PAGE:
The Taliban’s Nonindigenous Ideology
October 2, 2021
When the Taliban first seized power in the 1990s they introduced a twisted Deobandi Sunni-based ideology, with a twist of Wahhabism, completely alien to Afghanistan and anathema to the country’s tradition and culture. As they now re-impose this barbaric creed some commentators are suggesting the doctrine is mixed with elements derived from the native Pashtun tribal code – which is a distortive narrative that needs to be shunned.
More than two decades ago, journalist Ahmed Rashid, who closely observed the radical movement during Mullah Omar’s reign, adeptly captured the essence of the true Afghan-style Islam which stood in stark contrast to the Taliban’s intolerant reactionary brand – especially its brutal sanctions for alleged doctrinal transgressions.
“No Afghan can insist that the fellow Muslim standing next to him also prays,” Rashid writes in Taliban: Militant Islam, Oil and Fundamentalism in Central Asia. “Traditionally Islam in Afghanistan has been immensely tolerant – to other Muslim sects, other religions and modern lifestyles. Afghan mullahs were never known to push Islam down people’s throats and sectarianism was not a political issue until recently.”
In fact, until 1992, Rashid observes, Sikhs and Jews even played a significant role in the Afghan economy.
Here we sit 21 years later and the very same Mr. Rashid is ready to quash any notion that the latest incarnation of the Taliban are in any sense a new and improved variety.
“The crucial question that everyone has been asking me is, you know, have the Taliban changed? And quite frankly I’ve been saying for a long time – no, they haven’t. They have a very oppressive ideology and that has not changed at all,” Rashid said during a livestream with the Carnegie Endowment of International Peace on September 29.
Rashid expressed doubts that a group like the Taliban “will drop their ideology and become liberals.”
Just about every day since the Taliban re-captured Kabul in August, events have reflected Rashid’s concerns. They have evicted hundreds of minority Shiite Hazara families, banned women from Kabul University, and publicly strung up alleged criminals from cranes in a brutal public display of Taliban justice.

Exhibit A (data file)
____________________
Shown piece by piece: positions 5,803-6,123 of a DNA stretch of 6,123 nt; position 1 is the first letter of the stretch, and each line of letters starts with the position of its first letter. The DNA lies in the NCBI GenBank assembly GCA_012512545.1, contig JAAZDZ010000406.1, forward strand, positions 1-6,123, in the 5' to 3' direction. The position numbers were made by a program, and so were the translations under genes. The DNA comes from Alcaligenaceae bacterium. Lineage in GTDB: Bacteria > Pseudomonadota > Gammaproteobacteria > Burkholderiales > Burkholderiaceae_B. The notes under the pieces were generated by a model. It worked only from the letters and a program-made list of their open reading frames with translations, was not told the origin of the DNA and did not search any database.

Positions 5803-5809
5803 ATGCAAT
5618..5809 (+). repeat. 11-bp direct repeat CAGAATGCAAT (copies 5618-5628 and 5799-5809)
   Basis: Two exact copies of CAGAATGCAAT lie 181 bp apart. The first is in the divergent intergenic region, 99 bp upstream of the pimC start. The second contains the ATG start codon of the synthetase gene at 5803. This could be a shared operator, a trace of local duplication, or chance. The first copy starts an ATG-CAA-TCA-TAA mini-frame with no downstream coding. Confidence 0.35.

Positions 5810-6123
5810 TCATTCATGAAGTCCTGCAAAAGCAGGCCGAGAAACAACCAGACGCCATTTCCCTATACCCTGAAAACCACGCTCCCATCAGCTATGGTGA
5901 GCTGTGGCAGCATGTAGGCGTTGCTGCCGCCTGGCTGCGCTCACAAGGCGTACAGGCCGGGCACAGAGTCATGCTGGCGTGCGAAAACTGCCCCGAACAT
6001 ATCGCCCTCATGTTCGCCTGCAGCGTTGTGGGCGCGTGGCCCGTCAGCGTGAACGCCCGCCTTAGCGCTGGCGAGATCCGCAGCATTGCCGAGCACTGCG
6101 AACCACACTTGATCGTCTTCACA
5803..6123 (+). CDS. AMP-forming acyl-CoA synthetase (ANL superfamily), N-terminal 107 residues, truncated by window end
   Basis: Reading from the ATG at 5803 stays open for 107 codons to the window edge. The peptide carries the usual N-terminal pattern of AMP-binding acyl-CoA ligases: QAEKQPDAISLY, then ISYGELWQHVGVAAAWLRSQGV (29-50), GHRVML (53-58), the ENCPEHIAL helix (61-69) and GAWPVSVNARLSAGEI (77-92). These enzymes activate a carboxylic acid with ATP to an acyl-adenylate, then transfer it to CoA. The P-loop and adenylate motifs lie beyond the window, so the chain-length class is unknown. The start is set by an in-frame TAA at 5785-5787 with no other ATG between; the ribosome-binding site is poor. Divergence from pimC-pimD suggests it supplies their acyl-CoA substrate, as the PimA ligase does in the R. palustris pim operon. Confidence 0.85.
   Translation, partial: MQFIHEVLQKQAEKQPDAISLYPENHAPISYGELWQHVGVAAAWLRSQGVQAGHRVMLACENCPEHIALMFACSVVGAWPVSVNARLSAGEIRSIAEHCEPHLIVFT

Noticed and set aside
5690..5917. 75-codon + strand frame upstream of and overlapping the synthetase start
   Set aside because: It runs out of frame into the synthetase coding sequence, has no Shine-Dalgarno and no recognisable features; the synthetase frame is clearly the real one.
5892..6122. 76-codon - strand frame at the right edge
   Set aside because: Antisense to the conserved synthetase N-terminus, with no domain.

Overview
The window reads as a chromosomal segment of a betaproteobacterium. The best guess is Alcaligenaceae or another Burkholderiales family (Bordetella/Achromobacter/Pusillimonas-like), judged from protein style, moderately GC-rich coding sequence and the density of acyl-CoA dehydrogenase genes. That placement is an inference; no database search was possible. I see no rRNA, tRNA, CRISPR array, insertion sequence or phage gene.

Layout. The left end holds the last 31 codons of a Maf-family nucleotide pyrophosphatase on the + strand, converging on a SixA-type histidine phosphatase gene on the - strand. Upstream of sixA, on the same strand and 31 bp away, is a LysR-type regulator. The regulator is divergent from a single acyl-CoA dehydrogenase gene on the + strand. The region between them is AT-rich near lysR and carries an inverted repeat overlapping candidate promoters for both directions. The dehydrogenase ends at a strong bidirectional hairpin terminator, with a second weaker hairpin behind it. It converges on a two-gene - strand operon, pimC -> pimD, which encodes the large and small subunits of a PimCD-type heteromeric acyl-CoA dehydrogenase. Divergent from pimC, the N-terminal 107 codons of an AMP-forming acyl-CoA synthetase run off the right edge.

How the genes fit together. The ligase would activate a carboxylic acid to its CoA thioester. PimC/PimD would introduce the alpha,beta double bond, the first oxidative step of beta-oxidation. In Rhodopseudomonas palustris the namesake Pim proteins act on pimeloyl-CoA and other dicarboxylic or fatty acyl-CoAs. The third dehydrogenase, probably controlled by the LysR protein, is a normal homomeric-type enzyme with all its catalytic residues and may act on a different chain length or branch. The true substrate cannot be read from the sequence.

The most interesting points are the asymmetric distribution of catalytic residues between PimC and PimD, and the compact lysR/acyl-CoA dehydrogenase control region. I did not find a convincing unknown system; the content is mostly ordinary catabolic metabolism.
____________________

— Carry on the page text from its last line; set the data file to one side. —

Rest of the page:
Mullah Nooruddin Turabi, chief Sharia law enforcer, has vowed that the Taliban will continue to carry out executions and other brutal punishments as they did in the 1990s.
RFERL reporter Frud Bezhan posted a document from the Taliban’s Ministry of Rural Development ordering only men to return to work as they prepare a “mechanism” for how women can work. This comes shortly after the Kabul city government sent all women home except some to keep the women’s bathrooms clean.
Several analysts have rightly traced the roots of this medieval school of thought to a Dark Age interpretation of Deobandi Islam, a very conservative doctrine which originally stems from India where it was, however, practiced rather peacefully for more than 150 years. The strain is also Wahhabi-infused due to the influence of the Saudis on the mujahideen, the Taliban’s ancestors.
However, they have wrongly asserted that it was also inspired by the tribal code of honor known as Pashtunwali. For starters, Pashtunwali is a community-based cultural code that emphasizes fierce independence and individual rights – quite contrary to the Taliban practices such as, as Rashid pointed out, telling fellow Afghans how they should pray.
It is also associated with vertical organizational structures and local decision-making and consensus building as opposed to a hierarchical Caliphate where edicts are imposed on the masses from on high.
If anything, the Taliban seek to de-Pashtunize Afghanistan – subjugate ethnicity and tribal values to one universal identity – that of Islam.
In traditional Afghan society the khan was the true leader, not the mullah. The mullahs certainly took on a larger role when a jihad was declared but would soon revert to their proper place. However, the Taliban movement is a constant jihad.
As anthropologist Thomas Barfield has pointed out, the Taliban was unlike any other Afghan political movements not only because of their refugee roots but their “exclusively clerical origin.”
The movement’s refugee roots are a crucial aspect – here were Afghans who spent their entire lives outside of Afghanistan, so they could hardly tell that their doctrine was “extremist” because, for them, it was the norm. The refugee flows into Pakistan as a result of the Soviet jihad ended up creating what Barfield called a “new class of people.”
And so generations of Afghan students (Talibs) trained in Pakistani madrassas were taught that their ultimate goal was to return to their true homeland and implement a purer version of Islam.
The Afghans, some could argue, are apparently willing to live under this brutal ideology just as they did in the 1990s in the name of stability. But Rashid pointed out that the Taliban began seeing resistance from the population because of their misrule and mishandling of a famine that completely demoralized the population.
“And I envision something like that happening again because the Taliban are not going to be able to produce policies that feed the people,” Rashid concluded.